It was a sharp contrast to the emotional and demonstrative Conte, who once threw himself into the crowd at Stamford Bridge to celebrate a goal.
There is a strong link between Lampard and the fans – but also between the manager, Cech and Granovskaia.
Cech is closely connected to the first team and Lampard but also has responsibilities for Chelsea’s loan department and scouting. He is at Cobham virtually every day, as well as being a visible presence at matches.
The 37-year-old, regarded as a gregarious and intellectual figure around Chelsea as well as someone with a track record of success, may broaden his role in future but for now his task is to bring together the different departments that make the first team tick, reporting in to the influential Granovskaia, the close confidante of owner Abramovich.
Morris’ return brings another successful old boy back into the fold as the club look to benefit from the natural fit and friendship with Lampard.
He was a key figure behind the scenes as Chelsea’s youth team won the FA Youth Cup six times in seven seasons between 2012 and 2018 but the coaching bond with Lampard was forged when the latter was doing his coaching badges and worked alongside Morris with the under-18s.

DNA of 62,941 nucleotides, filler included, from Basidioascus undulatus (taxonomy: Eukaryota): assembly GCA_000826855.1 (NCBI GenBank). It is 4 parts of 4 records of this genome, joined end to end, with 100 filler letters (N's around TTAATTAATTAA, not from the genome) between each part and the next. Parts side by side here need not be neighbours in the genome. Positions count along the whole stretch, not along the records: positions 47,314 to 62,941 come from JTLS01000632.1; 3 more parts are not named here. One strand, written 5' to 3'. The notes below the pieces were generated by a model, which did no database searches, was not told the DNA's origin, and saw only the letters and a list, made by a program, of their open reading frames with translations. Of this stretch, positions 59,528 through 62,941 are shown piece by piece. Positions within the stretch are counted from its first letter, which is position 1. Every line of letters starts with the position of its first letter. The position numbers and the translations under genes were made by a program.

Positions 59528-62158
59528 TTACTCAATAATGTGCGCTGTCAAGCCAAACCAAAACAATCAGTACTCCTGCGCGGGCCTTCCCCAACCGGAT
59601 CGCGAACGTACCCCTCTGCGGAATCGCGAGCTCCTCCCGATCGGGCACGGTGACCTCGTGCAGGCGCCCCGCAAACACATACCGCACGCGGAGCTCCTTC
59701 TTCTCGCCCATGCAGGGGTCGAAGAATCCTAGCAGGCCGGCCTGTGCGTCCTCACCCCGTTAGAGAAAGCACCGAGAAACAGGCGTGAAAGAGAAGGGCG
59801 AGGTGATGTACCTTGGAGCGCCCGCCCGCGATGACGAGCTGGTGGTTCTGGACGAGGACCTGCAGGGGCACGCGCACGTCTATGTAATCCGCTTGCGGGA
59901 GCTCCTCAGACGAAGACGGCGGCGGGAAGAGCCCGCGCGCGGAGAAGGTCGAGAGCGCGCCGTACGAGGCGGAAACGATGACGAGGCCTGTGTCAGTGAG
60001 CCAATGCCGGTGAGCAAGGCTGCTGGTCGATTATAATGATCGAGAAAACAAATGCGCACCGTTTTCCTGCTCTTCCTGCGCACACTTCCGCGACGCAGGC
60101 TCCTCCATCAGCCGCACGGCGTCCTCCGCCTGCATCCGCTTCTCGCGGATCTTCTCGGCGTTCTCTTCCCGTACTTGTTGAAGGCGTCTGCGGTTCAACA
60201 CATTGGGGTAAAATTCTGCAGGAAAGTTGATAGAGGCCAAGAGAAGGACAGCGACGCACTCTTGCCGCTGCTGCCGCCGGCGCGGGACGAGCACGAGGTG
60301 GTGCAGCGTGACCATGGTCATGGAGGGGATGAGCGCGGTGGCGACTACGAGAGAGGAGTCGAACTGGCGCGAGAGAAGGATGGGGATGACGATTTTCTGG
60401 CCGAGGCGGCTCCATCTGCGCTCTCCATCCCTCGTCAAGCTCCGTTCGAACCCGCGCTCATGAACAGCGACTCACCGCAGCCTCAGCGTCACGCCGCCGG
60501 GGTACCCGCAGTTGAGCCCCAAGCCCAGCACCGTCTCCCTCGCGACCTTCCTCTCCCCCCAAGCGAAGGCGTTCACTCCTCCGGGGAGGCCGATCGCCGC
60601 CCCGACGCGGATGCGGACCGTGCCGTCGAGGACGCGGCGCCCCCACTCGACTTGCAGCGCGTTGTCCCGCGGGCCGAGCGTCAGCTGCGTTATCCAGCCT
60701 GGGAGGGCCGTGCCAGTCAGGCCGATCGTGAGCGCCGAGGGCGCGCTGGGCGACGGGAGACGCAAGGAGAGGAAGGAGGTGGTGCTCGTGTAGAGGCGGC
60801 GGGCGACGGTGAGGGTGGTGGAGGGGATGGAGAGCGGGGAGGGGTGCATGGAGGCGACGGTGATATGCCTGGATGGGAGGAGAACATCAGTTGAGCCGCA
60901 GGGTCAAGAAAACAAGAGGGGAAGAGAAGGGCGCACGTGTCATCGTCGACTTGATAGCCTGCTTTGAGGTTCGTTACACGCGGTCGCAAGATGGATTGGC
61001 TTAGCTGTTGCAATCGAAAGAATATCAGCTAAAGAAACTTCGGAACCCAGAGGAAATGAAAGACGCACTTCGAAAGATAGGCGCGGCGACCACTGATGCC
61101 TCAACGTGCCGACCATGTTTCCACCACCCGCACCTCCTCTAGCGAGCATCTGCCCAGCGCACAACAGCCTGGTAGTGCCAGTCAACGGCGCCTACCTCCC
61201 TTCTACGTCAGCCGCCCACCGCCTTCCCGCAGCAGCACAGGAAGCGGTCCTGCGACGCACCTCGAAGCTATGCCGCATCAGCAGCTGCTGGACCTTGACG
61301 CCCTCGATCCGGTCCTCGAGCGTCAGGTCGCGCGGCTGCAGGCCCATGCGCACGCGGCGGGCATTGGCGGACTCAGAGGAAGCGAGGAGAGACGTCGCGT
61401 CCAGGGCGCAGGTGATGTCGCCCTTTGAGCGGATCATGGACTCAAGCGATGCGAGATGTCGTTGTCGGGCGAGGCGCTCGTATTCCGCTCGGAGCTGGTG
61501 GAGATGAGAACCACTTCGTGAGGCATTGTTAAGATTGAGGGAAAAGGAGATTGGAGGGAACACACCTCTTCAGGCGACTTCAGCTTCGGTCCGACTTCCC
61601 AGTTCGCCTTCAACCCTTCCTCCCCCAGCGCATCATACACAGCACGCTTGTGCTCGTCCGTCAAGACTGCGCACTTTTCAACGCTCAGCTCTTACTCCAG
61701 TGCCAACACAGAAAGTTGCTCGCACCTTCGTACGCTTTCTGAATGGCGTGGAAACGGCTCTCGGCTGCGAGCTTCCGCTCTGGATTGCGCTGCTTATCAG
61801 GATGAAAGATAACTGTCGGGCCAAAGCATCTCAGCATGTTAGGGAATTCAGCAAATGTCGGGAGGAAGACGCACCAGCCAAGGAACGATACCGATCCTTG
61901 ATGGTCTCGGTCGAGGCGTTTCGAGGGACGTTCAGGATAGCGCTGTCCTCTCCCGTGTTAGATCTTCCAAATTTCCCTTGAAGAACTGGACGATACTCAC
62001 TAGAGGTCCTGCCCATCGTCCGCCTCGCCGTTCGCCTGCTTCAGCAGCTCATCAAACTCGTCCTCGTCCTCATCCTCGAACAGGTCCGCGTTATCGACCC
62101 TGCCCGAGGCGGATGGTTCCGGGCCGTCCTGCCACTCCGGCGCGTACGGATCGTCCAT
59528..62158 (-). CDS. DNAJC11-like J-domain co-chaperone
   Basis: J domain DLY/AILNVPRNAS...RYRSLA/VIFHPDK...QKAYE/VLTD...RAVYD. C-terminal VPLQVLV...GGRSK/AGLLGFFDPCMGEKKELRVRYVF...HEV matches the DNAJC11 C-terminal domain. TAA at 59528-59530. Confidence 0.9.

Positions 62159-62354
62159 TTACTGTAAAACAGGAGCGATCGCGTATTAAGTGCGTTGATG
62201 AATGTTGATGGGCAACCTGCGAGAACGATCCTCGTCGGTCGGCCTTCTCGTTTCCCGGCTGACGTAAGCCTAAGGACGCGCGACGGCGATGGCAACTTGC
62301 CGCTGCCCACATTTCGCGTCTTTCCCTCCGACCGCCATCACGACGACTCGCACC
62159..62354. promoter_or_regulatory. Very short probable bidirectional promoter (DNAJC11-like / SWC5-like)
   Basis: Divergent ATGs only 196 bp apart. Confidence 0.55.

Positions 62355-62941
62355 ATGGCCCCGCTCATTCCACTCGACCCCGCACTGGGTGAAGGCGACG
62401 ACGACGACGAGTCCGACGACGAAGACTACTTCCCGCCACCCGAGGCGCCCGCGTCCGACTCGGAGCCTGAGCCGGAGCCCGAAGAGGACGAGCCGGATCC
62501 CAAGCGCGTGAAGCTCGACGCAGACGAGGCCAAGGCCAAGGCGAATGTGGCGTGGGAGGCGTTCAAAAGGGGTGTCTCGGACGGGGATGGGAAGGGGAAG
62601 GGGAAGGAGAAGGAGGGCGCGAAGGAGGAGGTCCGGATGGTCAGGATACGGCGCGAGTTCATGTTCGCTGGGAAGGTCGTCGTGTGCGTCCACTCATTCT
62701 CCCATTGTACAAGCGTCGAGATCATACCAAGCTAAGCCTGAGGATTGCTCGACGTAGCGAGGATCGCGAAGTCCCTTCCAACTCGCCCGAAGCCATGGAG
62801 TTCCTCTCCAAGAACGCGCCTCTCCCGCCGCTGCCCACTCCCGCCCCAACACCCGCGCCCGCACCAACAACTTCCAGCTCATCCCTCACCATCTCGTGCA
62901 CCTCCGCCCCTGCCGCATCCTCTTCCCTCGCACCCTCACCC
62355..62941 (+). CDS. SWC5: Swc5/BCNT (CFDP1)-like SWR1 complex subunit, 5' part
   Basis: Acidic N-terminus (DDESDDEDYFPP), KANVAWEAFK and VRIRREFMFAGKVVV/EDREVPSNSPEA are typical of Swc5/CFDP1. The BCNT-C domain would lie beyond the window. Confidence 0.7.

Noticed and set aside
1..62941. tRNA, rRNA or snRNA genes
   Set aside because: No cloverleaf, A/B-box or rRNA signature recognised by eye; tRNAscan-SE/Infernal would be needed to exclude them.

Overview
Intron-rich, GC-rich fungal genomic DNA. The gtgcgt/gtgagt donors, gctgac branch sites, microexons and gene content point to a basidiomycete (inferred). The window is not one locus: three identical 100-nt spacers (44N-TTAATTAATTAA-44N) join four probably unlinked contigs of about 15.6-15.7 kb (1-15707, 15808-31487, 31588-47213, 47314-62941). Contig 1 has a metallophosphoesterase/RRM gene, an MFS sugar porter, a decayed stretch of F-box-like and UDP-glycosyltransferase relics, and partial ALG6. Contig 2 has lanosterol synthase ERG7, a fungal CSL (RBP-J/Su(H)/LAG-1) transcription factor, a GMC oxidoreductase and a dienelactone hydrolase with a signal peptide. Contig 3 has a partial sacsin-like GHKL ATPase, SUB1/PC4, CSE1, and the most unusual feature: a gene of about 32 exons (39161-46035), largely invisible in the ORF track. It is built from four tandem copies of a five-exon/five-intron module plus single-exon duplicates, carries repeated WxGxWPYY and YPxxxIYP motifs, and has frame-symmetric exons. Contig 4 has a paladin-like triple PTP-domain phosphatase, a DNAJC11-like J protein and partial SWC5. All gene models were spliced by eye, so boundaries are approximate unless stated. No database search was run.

Morris is also closely linked to those emerging youngsters Mason Mount, Fikayo Tomori and Tammy Abraham, who figured in those successes.
Lampard trusts in youth
Chelsea’s hand has been forced, to an extent, by a Fifa-imposed transfer ban until the end of January 2020, enforced after an investigation into their signing of foreign under-18 players.
It has pushed forward the development of Abraham, Mount and Tomori, who have split Chelsea’s 11 Premier League goals this season between them.
Abraham found it a struggle during a loan spell in the Premier League with Swansea in 2017-18, scoring only five goals in 31 games, but he was the key man in Aston Villa’s promotion to the Premier League with 26 goals in 40 games last season.
Mount and Tomori were instrumental in Derby reaching the Championship play-off final under Lampard, meaning he has had no hesitation in playing them in the top flight this term.
It is almost certain they will be joined by 18-year-old Callum Hudson-Odoi and Ruben Loftus-Cheek, still only 23, once they recover from injury. Reece James, the 19-year-old defender, is another rich prospect.
Their emergence is the result of a deliberate change in Chelsea’s targeting and scouting strategy at this level over the past seven years, aiming to recruit the cream of young British talent rather than focusing on Europe and elsewhere.
And in Lampard, with his own stellar career, they believe they have the perfect mentor who trusts their talent.
Loftus-Cheek signed a new long-term deal in the summer and Hudson-Odoi, who was courted by Bayern Munich last season, has put previous discontent about future opportunities behind him, agreeing a new five-year contract understood to be worth more than £120,000 a week.
Expectations remain high and there may be turbulence – but Chelsea still regard themselves among the elite under Lampard.